MMA is deeply concerned – particularly in the face of the recent spate of data breaches – that South Africa currently does not have an effective and enforceable data protection framework, despite POPIA having been signed into law in 2013. The failure to bring the substantive provisions of POPIA into force is a consequent failure to realise the right to privacy domestically.
As you will be aware, the state has a constitutional obligation flowing from section 7(2) of the Constitution to respect, protect and fulfil all rights in the Bill of Rights, including the right to privacy. In particular, we note that:
Section 237 of the Constitution of the Republic of South Africa, 1996 (the Constitution) requires that “[a]ll constitutional obligations must be performed diligently and without delay”.
In Khumalo v Member of the Executive Council for Education: KwaZulu-Natal  ZACC 49, the Constitutional Court explained that this provision elevates expeditious and diligent compliance with constitutional duties to an obligation in itself, in recognition of the public interest in having certainty and finality.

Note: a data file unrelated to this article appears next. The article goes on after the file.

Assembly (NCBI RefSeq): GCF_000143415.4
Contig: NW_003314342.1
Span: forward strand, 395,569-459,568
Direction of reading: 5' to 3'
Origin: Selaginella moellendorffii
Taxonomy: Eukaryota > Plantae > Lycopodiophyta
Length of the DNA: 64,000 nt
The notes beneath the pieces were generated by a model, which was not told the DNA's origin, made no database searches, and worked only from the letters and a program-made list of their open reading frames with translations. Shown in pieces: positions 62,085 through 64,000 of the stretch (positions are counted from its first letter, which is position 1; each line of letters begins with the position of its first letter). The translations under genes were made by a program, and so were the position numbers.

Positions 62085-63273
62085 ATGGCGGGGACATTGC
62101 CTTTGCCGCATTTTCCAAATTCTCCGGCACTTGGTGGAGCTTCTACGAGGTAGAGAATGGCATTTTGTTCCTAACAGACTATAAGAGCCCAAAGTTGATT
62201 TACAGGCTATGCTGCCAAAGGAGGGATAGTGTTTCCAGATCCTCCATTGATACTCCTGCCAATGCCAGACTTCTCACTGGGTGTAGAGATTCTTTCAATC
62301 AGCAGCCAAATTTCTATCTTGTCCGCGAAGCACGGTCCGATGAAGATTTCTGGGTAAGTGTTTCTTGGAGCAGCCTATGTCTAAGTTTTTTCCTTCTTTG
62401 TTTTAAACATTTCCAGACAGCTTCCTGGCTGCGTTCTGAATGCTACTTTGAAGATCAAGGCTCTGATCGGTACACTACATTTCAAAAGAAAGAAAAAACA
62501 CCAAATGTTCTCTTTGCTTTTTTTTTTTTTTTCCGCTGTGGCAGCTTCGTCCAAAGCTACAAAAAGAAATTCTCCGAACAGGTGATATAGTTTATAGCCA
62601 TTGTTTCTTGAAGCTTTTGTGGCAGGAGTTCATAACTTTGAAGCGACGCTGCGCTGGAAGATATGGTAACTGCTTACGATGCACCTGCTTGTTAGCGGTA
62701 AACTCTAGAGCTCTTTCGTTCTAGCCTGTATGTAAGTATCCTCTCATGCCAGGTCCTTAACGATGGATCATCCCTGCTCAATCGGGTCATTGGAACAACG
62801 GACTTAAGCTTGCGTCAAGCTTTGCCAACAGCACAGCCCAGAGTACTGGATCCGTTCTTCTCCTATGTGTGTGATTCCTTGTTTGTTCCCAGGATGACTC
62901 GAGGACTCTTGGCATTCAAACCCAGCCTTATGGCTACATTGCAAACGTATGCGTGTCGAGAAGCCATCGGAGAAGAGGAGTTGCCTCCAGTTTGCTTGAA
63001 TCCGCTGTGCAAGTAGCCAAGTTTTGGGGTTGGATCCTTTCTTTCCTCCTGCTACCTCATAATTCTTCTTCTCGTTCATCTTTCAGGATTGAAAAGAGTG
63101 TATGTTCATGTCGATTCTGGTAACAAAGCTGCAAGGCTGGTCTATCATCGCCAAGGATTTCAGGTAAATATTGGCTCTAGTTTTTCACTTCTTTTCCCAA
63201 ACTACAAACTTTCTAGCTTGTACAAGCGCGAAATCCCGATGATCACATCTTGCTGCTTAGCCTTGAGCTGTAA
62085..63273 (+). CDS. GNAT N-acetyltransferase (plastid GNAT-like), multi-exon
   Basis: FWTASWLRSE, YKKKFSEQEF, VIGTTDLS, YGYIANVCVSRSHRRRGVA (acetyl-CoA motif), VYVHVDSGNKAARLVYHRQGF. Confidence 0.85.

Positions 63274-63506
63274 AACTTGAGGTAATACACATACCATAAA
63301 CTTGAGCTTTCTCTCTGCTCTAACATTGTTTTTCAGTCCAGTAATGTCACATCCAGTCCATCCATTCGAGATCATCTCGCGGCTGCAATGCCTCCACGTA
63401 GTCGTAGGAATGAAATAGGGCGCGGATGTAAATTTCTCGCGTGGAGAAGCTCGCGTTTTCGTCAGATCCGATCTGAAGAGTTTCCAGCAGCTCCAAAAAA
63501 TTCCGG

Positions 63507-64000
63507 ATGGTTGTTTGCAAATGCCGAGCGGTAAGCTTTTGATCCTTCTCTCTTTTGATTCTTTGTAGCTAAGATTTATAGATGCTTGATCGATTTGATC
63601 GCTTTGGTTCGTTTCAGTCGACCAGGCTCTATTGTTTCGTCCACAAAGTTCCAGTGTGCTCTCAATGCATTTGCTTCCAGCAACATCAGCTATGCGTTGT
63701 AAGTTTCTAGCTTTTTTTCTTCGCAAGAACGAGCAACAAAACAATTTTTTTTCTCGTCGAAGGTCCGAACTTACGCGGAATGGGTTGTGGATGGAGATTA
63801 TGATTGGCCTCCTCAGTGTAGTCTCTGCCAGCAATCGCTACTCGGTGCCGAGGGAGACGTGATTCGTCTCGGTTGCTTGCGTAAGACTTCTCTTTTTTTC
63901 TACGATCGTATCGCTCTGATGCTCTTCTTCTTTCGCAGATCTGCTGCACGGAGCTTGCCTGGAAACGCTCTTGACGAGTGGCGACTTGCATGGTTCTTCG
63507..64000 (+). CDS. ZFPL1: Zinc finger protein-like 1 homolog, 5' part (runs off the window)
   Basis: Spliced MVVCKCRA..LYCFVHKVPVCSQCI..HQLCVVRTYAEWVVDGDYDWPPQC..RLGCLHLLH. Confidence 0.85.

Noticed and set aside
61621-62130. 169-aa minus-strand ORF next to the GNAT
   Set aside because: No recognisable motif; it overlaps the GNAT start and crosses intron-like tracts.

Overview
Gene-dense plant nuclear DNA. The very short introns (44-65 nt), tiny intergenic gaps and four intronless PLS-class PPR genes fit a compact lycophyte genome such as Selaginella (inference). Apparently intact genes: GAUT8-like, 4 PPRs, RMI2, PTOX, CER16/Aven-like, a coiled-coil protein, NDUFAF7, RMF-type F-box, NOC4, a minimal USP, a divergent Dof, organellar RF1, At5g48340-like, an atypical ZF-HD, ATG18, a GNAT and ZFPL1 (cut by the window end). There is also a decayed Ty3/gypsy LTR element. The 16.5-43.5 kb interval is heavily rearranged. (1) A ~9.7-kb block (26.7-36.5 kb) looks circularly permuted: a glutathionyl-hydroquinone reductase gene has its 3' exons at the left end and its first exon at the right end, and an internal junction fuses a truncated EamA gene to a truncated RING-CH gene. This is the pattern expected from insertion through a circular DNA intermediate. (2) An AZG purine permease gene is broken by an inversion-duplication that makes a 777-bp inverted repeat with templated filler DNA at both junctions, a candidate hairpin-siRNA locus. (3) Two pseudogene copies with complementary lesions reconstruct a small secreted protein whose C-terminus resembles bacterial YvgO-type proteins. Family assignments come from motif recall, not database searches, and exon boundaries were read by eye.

It has also been made clear by the Constitutional Court in Ex Parte Minister of Safety and Security and Others: In Re S v Walters and Another  ZACC 6 at para 73 that a power conferred on the President to determine the date of commencement of a statute “is a public power and has to be exercised lawfully for the purpose which was given in the enactment” and that it cannot “be used to veto or otherwise block … implementation” of the statute.
For more information, please contact:
Tel: 011 788 1278